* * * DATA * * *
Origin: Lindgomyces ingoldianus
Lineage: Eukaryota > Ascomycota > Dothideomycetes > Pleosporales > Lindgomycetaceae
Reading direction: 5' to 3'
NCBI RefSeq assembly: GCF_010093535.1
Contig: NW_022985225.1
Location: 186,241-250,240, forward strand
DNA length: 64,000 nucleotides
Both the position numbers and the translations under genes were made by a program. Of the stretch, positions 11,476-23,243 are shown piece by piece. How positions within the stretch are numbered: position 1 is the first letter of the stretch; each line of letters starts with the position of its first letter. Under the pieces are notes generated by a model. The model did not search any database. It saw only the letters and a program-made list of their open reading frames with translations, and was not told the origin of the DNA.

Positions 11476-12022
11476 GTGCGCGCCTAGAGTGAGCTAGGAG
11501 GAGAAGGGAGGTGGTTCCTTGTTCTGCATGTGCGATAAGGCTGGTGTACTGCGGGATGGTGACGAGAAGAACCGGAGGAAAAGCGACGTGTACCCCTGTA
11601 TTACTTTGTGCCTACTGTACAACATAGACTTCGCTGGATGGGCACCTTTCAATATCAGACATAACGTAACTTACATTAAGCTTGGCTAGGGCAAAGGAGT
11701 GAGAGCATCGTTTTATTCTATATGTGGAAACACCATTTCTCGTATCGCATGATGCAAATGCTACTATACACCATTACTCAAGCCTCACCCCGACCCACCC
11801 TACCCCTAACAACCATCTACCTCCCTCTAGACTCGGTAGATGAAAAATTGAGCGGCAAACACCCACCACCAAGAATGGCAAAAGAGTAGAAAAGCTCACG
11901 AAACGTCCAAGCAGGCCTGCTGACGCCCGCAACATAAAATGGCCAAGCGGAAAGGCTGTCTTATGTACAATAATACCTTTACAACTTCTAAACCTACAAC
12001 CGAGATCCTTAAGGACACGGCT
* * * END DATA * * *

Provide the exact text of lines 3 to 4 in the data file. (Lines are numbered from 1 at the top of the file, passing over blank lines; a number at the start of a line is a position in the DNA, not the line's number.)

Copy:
Reading direction: 5' to 3'
NCBI RefSeq assembly: GCF_010093535.1